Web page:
Sunday 24 November 2013

Reci-pie Review: Spinach Sun Pie

Spinach Pie Recipe

I’m not officially a Pierateer but I do hop aboard as Ship’s Cook from time to time, so I’m setting sail on a quest to get people making their own pies at home. I’ve made it my mission to bake (and eat) pies, testing out recipes so you don’t have to.

I won't be giving points to the pies I make, but I will be talking about the Seven C's so you can decide which recipes are the ones for you.

My very first pie recipe is one that I made for a recent gathering which included some of the Pierateers and a few extra crew members who had been drafted in.

The recipe:

I found this pie on the Italian Chips blog. Ana, the author, links to the original recipe which is in Italian, so if you’re a bit of a linguaphile you can use that and if not, here’s the one I used:

You can probably see why I couldn’t resist trying this one! And don’t worry, it still meets the criteria for being a pie as the middle section is fully encased in pastry top, sides and base.

I’ve never made pastry with wine before, and the closest comparison I can think of is that it’s a lot like pizza dough but without the need for proving. If you’re used to shortcrust pastry (or any other type made with a base of butter and flour) this will taste different, but it goes very well with the filling and the doughy consistency is necessary for the slightly more difficult step – shaping the pie.

I was a bit concerned that my pie was going to end up looking like a squashed octopus, but I’m glad to say that it didn’t! Both the pastry and the filling are very durable, so the cutting and folding was pretty simple. By leaning the ‘rays’ against each other the whole thing was made extra stable ready to go in the oven. Definitely follow the instructions and build the pie on the baking tray – the finished article is quite big and it would be difficult to transfer it after it’s made!   

The Seven Cs:

The pastry in this recipe can take a while to turn a dark golden colour, but that’s easily fixed by leaving it in the oven for a bit longer. I was a concerned about burning the exposed filling on the edges but that didn’t turn out to be a problem, it just meant that the edges were lovely and crispy.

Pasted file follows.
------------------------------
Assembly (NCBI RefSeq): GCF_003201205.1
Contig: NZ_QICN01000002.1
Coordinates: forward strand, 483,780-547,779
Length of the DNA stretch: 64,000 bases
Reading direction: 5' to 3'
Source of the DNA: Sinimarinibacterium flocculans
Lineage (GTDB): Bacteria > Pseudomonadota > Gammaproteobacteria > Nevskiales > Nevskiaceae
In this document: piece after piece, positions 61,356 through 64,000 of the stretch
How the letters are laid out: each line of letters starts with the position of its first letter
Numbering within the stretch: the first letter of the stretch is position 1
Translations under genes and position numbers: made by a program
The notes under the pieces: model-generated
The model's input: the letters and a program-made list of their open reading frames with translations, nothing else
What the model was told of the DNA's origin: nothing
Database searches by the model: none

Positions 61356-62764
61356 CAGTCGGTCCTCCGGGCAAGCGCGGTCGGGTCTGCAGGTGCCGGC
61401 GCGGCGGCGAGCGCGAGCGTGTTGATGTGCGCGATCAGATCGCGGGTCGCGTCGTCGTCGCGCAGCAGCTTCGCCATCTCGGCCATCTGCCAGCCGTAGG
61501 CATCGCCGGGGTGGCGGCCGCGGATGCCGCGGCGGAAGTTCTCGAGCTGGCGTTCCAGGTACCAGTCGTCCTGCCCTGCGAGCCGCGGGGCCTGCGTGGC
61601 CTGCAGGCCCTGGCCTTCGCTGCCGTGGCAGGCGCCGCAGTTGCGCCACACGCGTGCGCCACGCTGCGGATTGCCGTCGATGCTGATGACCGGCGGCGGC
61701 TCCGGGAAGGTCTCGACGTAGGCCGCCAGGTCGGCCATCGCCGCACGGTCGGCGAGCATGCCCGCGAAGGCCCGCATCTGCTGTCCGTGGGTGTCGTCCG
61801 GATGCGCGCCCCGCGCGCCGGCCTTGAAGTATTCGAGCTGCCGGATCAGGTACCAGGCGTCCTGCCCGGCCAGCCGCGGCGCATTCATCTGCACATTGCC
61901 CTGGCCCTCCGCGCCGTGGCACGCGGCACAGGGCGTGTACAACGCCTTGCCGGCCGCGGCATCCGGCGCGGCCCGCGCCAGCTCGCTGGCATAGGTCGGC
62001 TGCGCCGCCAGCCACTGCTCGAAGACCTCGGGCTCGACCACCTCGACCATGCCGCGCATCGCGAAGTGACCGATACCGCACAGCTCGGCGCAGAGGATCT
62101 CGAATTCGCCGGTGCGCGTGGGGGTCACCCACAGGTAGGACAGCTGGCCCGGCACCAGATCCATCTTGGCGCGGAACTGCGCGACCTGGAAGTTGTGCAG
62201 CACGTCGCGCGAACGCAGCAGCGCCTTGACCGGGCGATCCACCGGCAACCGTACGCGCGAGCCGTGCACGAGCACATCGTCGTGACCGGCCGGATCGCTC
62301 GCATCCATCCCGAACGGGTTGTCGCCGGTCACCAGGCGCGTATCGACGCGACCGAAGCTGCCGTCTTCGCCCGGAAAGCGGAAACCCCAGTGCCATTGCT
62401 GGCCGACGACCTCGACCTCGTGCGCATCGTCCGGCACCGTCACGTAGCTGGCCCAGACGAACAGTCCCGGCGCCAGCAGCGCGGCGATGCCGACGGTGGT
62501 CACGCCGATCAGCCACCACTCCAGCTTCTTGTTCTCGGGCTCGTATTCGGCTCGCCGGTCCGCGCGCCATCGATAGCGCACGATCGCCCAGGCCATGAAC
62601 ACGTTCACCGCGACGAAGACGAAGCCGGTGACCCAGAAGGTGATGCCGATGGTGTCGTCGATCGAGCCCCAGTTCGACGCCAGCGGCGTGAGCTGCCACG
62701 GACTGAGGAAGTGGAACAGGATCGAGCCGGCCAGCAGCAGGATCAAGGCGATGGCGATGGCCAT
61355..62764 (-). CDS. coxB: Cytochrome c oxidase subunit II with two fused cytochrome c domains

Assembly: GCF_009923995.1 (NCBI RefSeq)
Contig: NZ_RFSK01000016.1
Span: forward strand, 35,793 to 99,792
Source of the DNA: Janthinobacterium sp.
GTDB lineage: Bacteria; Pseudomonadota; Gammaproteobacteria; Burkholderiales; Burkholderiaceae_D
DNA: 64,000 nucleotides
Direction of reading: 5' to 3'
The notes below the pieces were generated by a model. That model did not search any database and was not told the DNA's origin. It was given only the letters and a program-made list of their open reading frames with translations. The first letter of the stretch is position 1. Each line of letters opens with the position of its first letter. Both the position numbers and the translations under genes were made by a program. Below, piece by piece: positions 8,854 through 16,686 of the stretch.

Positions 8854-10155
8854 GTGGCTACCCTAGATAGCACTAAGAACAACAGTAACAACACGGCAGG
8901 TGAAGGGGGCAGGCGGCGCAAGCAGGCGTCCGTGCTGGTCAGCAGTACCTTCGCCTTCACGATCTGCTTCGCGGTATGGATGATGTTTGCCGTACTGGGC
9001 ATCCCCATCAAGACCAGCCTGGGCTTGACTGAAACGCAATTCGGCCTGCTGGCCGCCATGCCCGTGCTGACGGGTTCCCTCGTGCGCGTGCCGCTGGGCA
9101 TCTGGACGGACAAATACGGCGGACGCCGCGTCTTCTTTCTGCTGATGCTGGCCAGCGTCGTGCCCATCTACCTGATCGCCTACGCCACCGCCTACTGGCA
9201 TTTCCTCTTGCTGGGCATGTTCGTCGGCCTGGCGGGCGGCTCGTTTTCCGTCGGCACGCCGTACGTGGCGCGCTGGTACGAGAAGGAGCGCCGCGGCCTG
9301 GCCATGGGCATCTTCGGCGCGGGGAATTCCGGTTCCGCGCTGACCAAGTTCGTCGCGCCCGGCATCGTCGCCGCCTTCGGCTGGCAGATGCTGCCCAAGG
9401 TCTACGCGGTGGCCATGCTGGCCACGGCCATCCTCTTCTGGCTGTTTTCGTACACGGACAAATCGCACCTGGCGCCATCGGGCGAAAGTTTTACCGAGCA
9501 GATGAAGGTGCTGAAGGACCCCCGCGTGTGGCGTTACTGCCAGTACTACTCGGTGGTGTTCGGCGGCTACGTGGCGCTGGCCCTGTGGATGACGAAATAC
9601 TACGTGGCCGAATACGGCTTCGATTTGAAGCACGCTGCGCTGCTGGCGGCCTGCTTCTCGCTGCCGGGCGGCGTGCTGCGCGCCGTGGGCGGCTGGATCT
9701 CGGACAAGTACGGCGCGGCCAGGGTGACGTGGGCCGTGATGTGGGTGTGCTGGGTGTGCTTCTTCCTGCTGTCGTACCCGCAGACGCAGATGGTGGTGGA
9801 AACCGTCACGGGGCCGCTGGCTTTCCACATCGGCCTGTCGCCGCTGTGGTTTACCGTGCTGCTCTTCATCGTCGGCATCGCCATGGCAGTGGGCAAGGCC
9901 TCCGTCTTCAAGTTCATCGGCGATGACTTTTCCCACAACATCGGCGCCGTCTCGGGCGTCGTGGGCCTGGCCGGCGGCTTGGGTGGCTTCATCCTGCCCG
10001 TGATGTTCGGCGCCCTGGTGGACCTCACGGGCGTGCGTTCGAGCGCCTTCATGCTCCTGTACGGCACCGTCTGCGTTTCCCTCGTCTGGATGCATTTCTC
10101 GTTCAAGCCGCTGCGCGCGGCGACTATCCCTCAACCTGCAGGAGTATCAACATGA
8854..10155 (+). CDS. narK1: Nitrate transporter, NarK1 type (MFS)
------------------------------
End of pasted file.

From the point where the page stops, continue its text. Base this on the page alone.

There’s no gravy in this pie as that would cause some serious structural problems. However, I thought the filling had a nice smooth consistency thanks to the ricotta and egg, and as spinach is fairly watery anyway it isn’t too dry or stodgy.

What can I say? In this recipe you mould the pastry around the filling, so this this scores very highly for capacity (especially if you eat the middle section). 

There’s no meat in this pie so you don’t have to worry about chewiness. The filling is lovely – soft, smooth and with a little bit of texture from the spinach. Yum.

For people who do a lot of baking and already have salt, flour, oil, eggs and probably wine in their kitchen, this is a very cheap recipe as I only spent £3.20 on the filling. It also gives you a way to use up stale bread as breadcrumbs. Even if you do have to buy all the ingredients you could feed six – eight people a decent portion of this pie with some mash and vegetables, so overall it’s very good value for money.

Spinach and ricotta might not be the most original choice for a vegetarian option, but it’s a classic for a reason - it looks good and tastes good. I think it would also work with other soft cheeses such as goats’ cheese or mascarpone, so there are lots of options if you want to experiment.

Condition: Not the most traditional of pies, but this is the one to make if you want to impress people. The shape is unusual and very pretty, and having some filling on show is a nice touch. It’s also easy to transport – mine went on a two hour car journey (wrapped in tinfoil on a baking tray) and arrived with no damage.

The Ship's Cook

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